Indian photographer Subhankar Banerjee uses photography to communicate about issues that harm our planet. Five years ago, Banerjee spent two years in the Arctic National Wildlife Refuge, photographing this remote region in northeastern Alaska in all four seasons (see images here). His work there coincided with the intent of oil companies and the current U.S. administration to open up the oil and gas reserves on the coastal plain to drill for oil. During his work he stayed in interior and coastal villages with both Gwich’in Athabascan and Inupiat communities, learning about their intimate relationships to the northern environment and the birds and animals that live there. You can read an interview with Subhankar Banerjee here.
My arctic study started with a documentary impulse. The Arctic Refuge had not been visually documented in a comprehensive manner, so I decided to study and document the cycle of seasons of this land and its inhabitants, much the same way as Henry David Thoreau studied the cycle of seasons at Walden Pond with total immersion and contemplation. At the end of my first year in the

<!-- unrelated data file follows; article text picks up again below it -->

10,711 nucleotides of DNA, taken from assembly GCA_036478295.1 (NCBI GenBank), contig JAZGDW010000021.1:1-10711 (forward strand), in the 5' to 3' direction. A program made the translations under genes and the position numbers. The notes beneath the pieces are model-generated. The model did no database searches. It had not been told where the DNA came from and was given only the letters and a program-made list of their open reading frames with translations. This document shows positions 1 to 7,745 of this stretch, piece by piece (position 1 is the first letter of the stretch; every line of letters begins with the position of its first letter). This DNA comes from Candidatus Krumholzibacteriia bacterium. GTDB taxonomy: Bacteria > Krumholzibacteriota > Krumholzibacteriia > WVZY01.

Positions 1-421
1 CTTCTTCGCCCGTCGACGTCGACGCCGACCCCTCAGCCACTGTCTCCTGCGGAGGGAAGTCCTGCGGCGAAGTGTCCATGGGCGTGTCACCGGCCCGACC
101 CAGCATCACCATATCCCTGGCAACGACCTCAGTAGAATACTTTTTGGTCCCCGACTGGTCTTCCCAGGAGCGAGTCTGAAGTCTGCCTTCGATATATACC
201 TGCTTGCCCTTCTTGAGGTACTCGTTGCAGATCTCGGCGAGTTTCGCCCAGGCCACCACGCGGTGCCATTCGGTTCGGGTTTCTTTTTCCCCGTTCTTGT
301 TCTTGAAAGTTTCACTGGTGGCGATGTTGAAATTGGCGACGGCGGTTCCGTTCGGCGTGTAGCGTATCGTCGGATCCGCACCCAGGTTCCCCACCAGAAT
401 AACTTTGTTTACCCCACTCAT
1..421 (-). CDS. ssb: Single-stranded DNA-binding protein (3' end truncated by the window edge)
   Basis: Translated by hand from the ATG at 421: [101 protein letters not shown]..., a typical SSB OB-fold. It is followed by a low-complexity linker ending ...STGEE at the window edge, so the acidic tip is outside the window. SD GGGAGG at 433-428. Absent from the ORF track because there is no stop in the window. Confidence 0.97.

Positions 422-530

arctic I felt I had documented most of the important ecological things. In the second year my approach changed to where I was in no rush to photograph anything in particular. Instead, I immersed myself in the land and wanted to portray the soul of this place. In essence, my arctic study is both documentary, because it documents the important ecological and cultural aspects of the refuge, and at the same time it is art, because it is a meditative study of the fragility and vulnerability of a remote and harsh landscape.
In late 2000, when I first started to plan my journey to the Arctic, I used to think of the land as untouched by man, a so-called Last Frontier. After six years of intense engagement with the land, its peoples, and its issues, I see the Arctic not as a Last Frontier but as the most connected land on the planet. This connection is both celebratory—millions of birds from every land on the planet migrate to the Arctic each year for nesting and rearing their young, a planetary celebration of epic scale—and tragic, as resource wars (oil, coal, mineral), global warming, and toxic migrations have in turn connected the Arctic to the lives of people in faraway lands in a rather tragic manner too. – Subhankar Banerjee